Several economists argue that Philadelphia could even use the abatement to realize its affordable-housing goals. By setting aside the revenue it gains when abated houses come onto the tax rolls, the city could create a steady stream of money to fix up old houses and build subsidized housing. It would be like getting a raise and immediately putting the bonus into a 401(k) plan. But the city could easily be tempted to divert the money to other purposes.

Philadelphia is hardly the only city trying to strike a balance between stoking new development and making sure its struggling neighborhoods are treated fairly.

After a decade of growth and revival, many cities are fighting to contain the side effects of gentrification and prevent the poor from being forced out by rising rents. But Philadelphia's situation is so unique that many approaches adopted by our peer cities won't work here. Our housing is remarkably cheap compared to a city like New York, and we have plenty of vacant land to build new homes. The majority of residents — 52.2 percent — still own their homes, making them more resistant to displacement.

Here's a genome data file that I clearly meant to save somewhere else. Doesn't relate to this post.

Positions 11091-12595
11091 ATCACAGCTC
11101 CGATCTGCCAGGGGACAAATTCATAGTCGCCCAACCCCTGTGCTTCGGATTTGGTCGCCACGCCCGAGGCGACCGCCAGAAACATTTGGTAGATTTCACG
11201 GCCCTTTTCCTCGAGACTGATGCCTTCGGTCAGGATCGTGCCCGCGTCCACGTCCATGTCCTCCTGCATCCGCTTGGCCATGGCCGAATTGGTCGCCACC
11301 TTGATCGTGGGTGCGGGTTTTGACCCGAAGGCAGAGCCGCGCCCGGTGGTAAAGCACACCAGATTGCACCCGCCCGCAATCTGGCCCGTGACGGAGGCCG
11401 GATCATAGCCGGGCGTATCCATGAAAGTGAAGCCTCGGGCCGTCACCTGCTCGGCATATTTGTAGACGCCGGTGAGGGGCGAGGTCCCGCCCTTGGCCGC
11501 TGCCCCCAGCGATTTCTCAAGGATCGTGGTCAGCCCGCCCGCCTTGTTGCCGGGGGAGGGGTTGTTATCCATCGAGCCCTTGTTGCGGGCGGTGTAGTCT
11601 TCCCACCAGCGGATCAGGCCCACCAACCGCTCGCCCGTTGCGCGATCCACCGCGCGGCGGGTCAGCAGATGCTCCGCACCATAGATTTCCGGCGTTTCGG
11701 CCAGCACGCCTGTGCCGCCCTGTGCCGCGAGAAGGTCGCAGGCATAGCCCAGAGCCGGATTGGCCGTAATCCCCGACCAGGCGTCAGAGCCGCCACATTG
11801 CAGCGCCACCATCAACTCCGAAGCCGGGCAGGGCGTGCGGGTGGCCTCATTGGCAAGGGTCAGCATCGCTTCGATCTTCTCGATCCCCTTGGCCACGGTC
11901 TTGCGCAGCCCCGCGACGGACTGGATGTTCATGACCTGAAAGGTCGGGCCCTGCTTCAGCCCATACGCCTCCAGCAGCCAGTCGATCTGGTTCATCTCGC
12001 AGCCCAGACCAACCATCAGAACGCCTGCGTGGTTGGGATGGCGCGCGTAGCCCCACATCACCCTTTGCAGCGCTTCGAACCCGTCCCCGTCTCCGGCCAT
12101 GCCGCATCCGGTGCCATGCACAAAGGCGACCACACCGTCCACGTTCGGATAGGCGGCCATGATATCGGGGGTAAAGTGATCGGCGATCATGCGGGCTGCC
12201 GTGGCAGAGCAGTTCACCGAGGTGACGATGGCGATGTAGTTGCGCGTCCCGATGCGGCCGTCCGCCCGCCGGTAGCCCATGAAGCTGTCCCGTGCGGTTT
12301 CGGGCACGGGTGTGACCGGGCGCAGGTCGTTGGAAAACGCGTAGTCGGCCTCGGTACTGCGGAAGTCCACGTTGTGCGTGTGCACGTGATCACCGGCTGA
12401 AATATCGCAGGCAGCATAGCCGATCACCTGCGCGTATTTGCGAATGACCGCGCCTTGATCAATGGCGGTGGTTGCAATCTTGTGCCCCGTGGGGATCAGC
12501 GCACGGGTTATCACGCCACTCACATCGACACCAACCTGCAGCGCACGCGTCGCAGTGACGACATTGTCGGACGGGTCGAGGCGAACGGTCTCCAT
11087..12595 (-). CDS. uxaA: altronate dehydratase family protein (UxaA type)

The real issue in Philadelphia is our stubborn poverty rate, now 26 percent.

Even a bargain apartment isn't a bargain for a family subsisting on a minimum-wage income. While plenty of seniors own their homes, many are too poor to pay for crucial repairs needed to keep them livable. As Jeffrey Allegretti, an affordable housing developer in Point Breeze, often says: "Philadelphia doesn't really have an affordable housing problem. It has a housing quality problem."